2206A Student Center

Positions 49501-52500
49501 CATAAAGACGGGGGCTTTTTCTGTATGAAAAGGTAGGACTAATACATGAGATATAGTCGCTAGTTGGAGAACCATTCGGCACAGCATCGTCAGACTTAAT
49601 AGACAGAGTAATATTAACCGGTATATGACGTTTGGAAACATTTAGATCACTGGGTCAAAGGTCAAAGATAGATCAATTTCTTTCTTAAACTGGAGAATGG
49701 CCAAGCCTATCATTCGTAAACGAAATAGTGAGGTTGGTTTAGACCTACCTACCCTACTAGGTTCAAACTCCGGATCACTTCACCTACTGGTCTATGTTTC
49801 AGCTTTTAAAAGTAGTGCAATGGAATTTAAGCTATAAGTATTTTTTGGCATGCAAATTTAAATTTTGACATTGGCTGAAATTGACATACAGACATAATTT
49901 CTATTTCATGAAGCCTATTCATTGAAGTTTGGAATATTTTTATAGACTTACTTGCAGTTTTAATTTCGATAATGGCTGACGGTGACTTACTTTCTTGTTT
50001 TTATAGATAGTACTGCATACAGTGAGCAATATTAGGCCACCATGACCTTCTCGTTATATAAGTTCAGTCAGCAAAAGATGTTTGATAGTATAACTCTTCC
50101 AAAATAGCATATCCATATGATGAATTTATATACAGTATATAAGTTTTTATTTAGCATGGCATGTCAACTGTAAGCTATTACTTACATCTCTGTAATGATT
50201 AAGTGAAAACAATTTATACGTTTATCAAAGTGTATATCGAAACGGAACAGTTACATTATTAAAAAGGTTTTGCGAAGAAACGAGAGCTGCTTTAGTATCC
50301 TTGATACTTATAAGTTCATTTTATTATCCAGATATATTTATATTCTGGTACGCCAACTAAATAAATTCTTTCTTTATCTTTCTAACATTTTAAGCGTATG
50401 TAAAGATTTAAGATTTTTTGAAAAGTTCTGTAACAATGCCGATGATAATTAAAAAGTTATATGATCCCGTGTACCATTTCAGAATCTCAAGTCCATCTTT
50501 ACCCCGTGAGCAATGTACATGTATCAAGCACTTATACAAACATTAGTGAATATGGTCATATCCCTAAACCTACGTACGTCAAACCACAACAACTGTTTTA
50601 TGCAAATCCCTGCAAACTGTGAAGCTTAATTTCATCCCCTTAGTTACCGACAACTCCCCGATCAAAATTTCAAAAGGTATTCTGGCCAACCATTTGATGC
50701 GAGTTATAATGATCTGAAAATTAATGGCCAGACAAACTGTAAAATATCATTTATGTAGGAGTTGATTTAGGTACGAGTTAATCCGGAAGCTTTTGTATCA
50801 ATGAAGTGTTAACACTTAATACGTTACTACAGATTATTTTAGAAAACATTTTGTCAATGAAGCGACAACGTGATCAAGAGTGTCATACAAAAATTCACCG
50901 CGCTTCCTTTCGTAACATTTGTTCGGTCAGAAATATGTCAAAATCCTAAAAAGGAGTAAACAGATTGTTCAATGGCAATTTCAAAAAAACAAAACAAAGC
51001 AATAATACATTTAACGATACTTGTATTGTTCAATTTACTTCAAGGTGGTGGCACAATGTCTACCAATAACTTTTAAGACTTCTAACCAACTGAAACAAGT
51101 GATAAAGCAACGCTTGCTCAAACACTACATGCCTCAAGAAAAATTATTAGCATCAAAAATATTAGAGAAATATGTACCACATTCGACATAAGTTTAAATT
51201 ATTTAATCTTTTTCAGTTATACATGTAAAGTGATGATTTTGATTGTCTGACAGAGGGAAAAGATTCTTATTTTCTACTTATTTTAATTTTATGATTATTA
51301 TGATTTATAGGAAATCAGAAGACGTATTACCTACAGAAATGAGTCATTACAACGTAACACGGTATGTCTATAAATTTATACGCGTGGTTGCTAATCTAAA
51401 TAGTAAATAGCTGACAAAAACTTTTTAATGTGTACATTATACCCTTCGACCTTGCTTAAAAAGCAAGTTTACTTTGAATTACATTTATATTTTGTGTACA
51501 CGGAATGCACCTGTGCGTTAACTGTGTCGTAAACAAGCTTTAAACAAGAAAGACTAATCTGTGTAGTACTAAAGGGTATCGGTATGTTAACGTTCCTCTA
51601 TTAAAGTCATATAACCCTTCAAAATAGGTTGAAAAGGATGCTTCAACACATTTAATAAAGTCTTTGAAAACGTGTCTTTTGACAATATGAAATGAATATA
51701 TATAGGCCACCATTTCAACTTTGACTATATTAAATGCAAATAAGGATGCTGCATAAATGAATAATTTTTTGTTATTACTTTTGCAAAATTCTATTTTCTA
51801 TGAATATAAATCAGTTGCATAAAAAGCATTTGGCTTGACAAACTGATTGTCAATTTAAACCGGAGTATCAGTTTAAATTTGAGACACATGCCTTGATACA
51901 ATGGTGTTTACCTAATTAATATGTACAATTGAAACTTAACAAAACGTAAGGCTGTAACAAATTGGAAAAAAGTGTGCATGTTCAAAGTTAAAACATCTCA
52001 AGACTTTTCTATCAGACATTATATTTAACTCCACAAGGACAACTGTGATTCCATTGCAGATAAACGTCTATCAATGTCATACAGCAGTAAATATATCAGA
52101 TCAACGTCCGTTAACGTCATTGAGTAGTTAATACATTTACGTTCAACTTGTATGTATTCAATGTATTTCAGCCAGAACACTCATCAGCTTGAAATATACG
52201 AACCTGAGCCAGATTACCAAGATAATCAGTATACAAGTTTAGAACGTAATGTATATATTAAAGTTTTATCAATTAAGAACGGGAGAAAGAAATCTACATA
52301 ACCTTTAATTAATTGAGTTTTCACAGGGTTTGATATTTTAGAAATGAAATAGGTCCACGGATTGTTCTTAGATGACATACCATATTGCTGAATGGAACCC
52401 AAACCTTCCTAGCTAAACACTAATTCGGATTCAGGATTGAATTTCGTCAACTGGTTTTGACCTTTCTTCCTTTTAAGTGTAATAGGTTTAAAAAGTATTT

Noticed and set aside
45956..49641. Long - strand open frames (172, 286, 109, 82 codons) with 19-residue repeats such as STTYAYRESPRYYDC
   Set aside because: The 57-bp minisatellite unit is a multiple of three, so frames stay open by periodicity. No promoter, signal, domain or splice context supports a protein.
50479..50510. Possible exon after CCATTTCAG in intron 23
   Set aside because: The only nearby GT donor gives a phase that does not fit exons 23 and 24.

It has long been a challenge to determine the genetic origin of new characters in the evolution. The molecular mechanisms behind many morphological innovations are still unknown, including such striking evolutionary transitions as the appearance of the placenta. Our approach is based on using orthology to link genotype to phenotype. Orthology describes a relation between homologous genes (or chromosomal segments) that last diverged by a speciation event. Orthologous genes are often used to study evolutionary history because they tend to be conservative in molecular and biological functions. Using our orthology assignment pipeline, we have inferred orthologs in 38, primarily mammalian, genomes with reference to the human genome. Our pipeline differs from the common orthology inference tools in the use of both robust, distance-based measures of gene relationships and in the use of synteny to clarify relationships that are ambiguous when using sequence data alone. A character matrix for these >20,000 ortholog pairs for each genome has been constructed. We then mapped these orthologs to a phylogenetic tree, reconstructed ancestral character states using Mesquite, and pinpointed genes that appeared on interesting evolutionary branches. These genes will be mined using functional analysis approaches, including ones using the GeneOntology framework. We plan to identify molecular functions or biological processes that are enriched in set of genes that appeared in evolutionarily important moments (especially, the appearance of placental mammals) relative to the rest of the genome.